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Loot part 2: books and CDs

2011 December 30

Continuing a round-up of my media acquisitions from Christmas 2011, let’s move on to the big pile of books:

Lots of books

Sherlock, spies, comics and runes

Starting at left: The Rune Poem, about which I wrote earlier this year. This is a good example of a book that I like having, for my own, as a book; I think it will be great to just pull off the shelf and muse on once in a while. Or even just seeing it there on the shelf, and being reminded of it.

Next over, The Tailor of Panama, by John LeCarré. In this case I think the design beats the content, possibly, if by a narrow margin. And I write this as a LeCarré fan, but that’s one knockout of a cover design. Lively, sharp, jaunty; the irony is delicious. Moreover, though, while The Tailor of Panama was a good book, in the years since I first read it I’ve noticed that it and basically all of LeCarré’s post-Smiley works seem kind of interchangeable, at any rate when it comes to the protagonist. Same moral, and general, shabbiness, same marital awkwardness and passionate but seedy affairs, same reflexive dissimulation and lack of conviction. And while the individual stories are always good, after four or five of them it begins to seem a bit repetitive.

Next, the big one in various ways: Kirby: King of Comics, by Mark Evanier. Overall, I would rate this a firm “awesome.” The design is just about at tour-de-force level, energetic but always professional, probably appropriately given the subject. The writing is, unsurprisingly, very enjoyable. I read through it all over the course of a few hours on Christmas Day.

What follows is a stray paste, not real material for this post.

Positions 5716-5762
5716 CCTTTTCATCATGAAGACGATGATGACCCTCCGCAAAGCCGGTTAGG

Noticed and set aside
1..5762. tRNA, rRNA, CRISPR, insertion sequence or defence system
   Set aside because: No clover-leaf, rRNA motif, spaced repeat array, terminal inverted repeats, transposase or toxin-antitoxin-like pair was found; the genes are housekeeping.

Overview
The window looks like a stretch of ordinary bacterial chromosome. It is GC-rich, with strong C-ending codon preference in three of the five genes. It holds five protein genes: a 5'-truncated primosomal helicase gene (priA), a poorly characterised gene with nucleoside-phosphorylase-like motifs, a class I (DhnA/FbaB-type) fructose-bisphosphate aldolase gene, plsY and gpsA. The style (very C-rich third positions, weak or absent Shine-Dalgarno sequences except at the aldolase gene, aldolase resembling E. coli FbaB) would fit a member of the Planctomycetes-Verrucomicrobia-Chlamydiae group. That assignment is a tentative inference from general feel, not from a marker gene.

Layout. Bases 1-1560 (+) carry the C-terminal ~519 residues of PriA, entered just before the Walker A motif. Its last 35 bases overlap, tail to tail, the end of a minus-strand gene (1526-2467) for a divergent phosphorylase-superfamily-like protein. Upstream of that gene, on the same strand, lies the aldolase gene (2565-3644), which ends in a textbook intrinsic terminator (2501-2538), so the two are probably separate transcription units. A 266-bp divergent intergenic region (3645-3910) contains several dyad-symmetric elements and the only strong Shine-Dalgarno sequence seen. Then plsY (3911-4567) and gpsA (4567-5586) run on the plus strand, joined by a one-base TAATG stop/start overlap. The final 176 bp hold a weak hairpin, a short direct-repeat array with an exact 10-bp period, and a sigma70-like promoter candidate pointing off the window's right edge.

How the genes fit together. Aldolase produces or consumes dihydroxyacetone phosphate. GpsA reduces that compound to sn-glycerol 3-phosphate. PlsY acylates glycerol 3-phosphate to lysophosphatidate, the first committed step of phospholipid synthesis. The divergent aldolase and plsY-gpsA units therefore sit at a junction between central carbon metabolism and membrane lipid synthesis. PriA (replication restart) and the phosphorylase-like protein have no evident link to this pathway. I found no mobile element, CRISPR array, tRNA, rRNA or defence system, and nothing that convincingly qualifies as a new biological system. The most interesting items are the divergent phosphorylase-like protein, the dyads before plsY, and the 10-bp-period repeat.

The only criticism I can really make of King of Comics is that I wanted much more, and it’s certainly arguable whether or not this is really a criticism. Basically, the book seems like a lively but fairly swift overview of Kirby’s career, rather than a full biography of his life. It was also a bit on the downer side, I think, though this I suppose is open to argument as a criticism also. Basically, reading King of Comics, it seems like Kirby’s career was really one shafting after another. Frankly, I do find myself a bit more sympathetic to those who feel deeply aggrieved on the guy’s behalf; when, toward the end of the book, Kirby moves into animation, I couldn’t help dreading the results, thinking “ugh, how is he going to get hosed this time?” (In fact, his involvement in animation proved to be one of the few unqualified successes of his career.) And yet, afterward, I have to wonder: is this really the picture we should take away of Jack Kirby? A lifelong, mostly vain, struggle to earn a fair return for honest work? That was certainly a big part of his life, but it seemed like there should have been a bit more about the passion, the creative thrill, which was obviously present in his work.

Anyway, moving on to another comics-related item, in this case a comics-form work about fictional comic creators instead of a prose work about a real one. The Great Northern Brotherhood of Canadian Cartoonists, by Seth. This one, well, I’ll be honest. It definitely felt like “sketchbook” work, unlike its companion volume Wimbledon Green, which I found more than up to the standards of “finished” work. Which isn’t to say I didn’t enjoy the GNB Double-C. I did. But it lacks the dash and inventiveness of Wimbledon Green, or the real human depth of George Sprott, as well as any real main character at all. If one likes these other two works, this one is probably worth checking out, but I would not advise that anyone begin with it.

Rounding things up, two more additions to my Sherlock Holmes collection. One is the Unpublished Apocrypha, which I had from the library earlier this year. Interesting material, adequate design. The other is much newer, The House of Silk being published only this year I think. It’s the first Sherlock Holmes work “officially authorized” by the Doyle estate, for what that’s worth (though I’m not sure how the pastiches of Doyle’s own son and chosen literary executor could be anything but “estate-authorized”).